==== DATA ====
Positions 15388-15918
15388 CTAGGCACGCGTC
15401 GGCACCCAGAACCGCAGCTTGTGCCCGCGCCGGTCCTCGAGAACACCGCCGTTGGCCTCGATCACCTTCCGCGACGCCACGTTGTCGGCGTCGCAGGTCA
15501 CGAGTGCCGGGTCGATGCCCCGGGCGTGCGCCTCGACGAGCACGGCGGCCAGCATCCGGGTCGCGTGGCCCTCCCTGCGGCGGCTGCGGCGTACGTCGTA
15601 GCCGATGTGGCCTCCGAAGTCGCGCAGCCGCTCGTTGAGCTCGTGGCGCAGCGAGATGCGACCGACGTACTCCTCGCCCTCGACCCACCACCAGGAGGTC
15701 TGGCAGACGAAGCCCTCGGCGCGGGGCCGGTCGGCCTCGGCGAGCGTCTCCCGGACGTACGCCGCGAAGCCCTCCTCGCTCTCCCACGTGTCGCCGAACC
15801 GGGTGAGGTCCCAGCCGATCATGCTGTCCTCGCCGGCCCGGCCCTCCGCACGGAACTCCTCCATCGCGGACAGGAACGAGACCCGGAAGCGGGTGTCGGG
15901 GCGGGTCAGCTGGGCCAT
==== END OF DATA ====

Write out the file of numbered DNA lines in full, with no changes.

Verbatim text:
Positions 15388-15918
15388 CTAGGCACGCGTC
15401 GGCACCCAGAACCGCAGCTTGTGCCCGCGCCGGTCCTCGAGAACACCGCCGTTGGCCTCGATCACCTTCCGCGACGCCACGTTGTCGGCGTCGCAGGTCA
15501 CGAGTGCCGGGTCGATGCCCCGGGCGTGCGCCTCGACGAGCACGGCGGCCAGCATCCGGGTCGCGTGGCCCTCCCTGCGGCGGCTGCGGCGTACGTCGTA
15601 GCCGATGTGGCCTCCGAAGTCGCGCAGCCGCTCGTTGAGCTCGTGGCGCAGCGAGATGCGACCGACGTACTCCTCGCCCTCGACCCACCACCAGGAGGTC
15701 TGGCAGACGAAGCCCTCGGCGCGGGGCCGGTCGGCCTCGGCGAGCGTCTCCCGGACGTACGCCGCGAAGCCCTCCTCGCTCTCCCACGTGTCGCCGAACC
15801 GGGTGAGGTCCCAGCCGATCATGCTGTCCTCGCCGGCCCGGCCCTCCGCACGGAACTCCTCCATCGCGGACAGGAACGAGACCCGGAAGCGGGTGTCGGG
15901 GCGGGTCAGCTGGGCCAT